Kingdom People: Resident Aliens

Resident aliens are common to earthly kingdoms.  A resident alien is a person who resides in a nation where he is not a citizen.  There are many reasons one may choose to live in a foreign country, but the most common are political and economic.  More specifically, people choose to live in foreign countries that offer a level of peace or prosperity not found in their own country.

Resident aliens do not enjoy all the privileges, nor do they have all the responsibilities, of citizenship.  They do not have the privilege of ruling with the king nor the obligation of defending the kingdom and giving their life for it, but they  may enjoy many of the blessings found in a the foreign country.

The kingdom of God, like earthly kingdoms, contains both citizens and aliens.  Jesus described the kingdom of God as a net cast into the sea that gathers fish of every kind, but it is only when the net is drawn onto the beach that the bad fish are thrown out. (Matt. 13:47-48).  The kingdom of God gathers within its earthly territory both citizens and aliens.  Jesus said He would gather the lawless and all stumbling blocks out of His kingdom. (Matt 13:41-43).

As I’ve suggested in other posts, these parables make no sense if one believes the kingdom of God is heaven or the Church because only believers are part of the Church and go to heaven.  However, if one understands the kingdom of God exists in space and time and has a geographic presence on the earth, one can see how it is possible for non-Christians to be “in the kingdom of God” (on earth) without being part of the Church or gaining entrance into heaven.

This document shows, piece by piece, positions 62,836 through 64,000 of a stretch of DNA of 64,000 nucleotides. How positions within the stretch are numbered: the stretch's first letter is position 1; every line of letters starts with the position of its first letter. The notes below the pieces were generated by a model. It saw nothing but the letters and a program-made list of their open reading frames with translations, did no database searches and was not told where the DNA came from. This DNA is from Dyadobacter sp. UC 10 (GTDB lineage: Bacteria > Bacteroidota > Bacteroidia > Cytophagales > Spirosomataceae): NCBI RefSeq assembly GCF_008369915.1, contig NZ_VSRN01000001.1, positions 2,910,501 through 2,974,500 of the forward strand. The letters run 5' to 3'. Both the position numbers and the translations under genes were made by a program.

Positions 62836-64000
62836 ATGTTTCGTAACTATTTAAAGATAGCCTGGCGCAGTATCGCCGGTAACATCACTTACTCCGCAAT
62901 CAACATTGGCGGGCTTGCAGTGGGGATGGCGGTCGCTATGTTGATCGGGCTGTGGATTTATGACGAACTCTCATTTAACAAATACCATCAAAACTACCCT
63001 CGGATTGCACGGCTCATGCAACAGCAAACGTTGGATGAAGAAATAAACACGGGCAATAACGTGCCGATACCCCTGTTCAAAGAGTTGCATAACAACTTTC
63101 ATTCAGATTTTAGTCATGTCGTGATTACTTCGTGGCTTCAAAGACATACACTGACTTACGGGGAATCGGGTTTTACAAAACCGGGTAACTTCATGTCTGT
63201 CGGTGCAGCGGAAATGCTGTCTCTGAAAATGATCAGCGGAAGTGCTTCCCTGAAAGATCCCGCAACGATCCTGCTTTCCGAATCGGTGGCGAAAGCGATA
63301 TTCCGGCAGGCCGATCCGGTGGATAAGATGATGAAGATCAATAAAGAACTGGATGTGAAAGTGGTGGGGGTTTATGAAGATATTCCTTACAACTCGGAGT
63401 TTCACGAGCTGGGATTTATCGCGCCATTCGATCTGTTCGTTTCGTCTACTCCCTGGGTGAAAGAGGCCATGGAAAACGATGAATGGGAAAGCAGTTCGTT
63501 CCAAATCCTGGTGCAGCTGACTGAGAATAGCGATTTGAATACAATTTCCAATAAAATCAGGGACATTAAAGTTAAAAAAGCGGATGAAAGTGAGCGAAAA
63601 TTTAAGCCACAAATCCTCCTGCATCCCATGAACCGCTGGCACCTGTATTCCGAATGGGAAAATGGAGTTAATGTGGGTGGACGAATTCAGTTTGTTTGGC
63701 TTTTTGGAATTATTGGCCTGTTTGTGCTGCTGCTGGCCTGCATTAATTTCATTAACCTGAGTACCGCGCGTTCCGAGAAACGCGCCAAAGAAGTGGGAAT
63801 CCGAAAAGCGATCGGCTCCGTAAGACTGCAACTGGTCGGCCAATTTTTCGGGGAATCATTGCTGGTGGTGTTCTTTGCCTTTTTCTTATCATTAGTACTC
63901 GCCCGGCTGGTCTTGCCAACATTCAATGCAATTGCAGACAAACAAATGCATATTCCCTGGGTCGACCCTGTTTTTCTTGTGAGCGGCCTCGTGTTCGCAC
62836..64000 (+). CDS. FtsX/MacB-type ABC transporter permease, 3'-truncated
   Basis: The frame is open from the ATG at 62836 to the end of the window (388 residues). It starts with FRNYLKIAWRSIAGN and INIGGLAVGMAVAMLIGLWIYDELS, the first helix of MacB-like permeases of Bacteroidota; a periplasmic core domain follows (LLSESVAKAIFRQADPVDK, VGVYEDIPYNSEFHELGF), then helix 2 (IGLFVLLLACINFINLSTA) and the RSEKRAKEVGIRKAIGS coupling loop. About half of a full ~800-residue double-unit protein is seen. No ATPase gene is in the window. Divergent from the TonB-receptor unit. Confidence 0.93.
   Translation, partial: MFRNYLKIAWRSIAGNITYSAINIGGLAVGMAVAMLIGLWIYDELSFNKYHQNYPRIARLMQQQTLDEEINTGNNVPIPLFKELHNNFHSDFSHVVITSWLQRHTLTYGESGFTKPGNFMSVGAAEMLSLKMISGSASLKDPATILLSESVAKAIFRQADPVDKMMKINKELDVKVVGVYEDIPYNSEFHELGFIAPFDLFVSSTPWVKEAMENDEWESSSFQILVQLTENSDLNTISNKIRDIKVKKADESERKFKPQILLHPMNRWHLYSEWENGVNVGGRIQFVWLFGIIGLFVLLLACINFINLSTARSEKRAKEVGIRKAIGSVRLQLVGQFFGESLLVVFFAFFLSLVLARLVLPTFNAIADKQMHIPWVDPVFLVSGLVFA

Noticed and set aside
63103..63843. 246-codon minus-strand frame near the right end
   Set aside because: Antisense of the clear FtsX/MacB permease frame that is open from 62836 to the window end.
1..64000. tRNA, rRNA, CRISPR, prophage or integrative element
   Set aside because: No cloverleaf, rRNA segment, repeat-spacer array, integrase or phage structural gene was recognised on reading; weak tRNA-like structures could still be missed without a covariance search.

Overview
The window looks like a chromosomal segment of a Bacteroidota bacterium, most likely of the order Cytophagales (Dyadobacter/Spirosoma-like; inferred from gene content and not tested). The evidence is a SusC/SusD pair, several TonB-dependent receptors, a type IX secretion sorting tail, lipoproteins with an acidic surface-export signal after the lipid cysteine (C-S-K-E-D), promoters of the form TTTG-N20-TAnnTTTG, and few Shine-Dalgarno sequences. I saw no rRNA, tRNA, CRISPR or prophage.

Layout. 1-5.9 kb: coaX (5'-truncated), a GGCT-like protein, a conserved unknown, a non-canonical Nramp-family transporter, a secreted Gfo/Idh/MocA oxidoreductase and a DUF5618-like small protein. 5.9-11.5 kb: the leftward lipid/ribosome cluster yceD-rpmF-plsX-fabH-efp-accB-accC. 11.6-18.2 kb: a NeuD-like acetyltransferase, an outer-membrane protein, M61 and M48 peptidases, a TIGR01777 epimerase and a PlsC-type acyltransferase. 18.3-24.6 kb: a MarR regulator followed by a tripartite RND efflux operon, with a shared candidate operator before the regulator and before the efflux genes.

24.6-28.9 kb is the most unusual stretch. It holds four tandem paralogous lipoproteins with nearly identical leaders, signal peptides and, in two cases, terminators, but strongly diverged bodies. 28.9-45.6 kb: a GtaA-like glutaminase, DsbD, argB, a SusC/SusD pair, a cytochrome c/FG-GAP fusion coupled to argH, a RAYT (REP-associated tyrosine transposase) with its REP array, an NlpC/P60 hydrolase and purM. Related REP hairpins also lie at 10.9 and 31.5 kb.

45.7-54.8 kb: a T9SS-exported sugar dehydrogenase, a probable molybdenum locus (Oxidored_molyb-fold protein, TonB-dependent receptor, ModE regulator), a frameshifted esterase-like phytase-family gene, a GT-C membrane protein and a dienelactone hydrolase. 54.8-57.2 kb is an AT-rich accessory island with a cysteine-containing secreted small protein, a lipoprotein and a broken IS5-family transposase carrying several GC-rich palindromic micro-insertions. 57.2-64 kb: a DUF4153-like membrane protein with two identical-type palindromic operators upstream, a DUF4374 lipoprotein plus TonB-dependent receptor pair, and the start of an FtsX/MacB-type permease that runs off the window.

Resident aliens enjoy only limited privileges, rather than the full privileges of citizenship, by living under the earthly authority of the kingdom of God and its laws, but those benefits do not extend beyond death.  Aliens do not inherit the kingdom of God when they die.  (1 Cor 6:8-11).  That privilege is limited to citizens of the kingdom of God. Though aliens may be in the kingdom on earth, at death they are rooted up and thrown out. (Mathew 13:30, 49).

Resident aliens are often religious people who try to live according to the laws of the kingdom of God, but have never become a Christian, or they are sometimes people who don’t even pretend to be moral, but because they live under the authority of a citizen of the kingdom of God they fall within the territory of the kingdom.  A family member who is part of a household led by a Christian is a resident alien of the kingdom of God and can enjoy the earthly benefits that flow from the kingdom of God through the Christian who exercises the delegated authority of King Jesus in the household.

The kingdom of God is always seeking new citizens.  Overpopulation is not a concern in the kingdom of God.  As Jesus told His disciples, “In my Father’s house there are many dwelling places.” (John 14:2).  Resident aliens are the most likely candidates for citizenship, and one of the goals of the kingdom of God is to convert resident aliens into citizens.  Therefore, immigration is welcomed in the kingdom of God and resident aliens are an integral part of the kingdom of God.  GS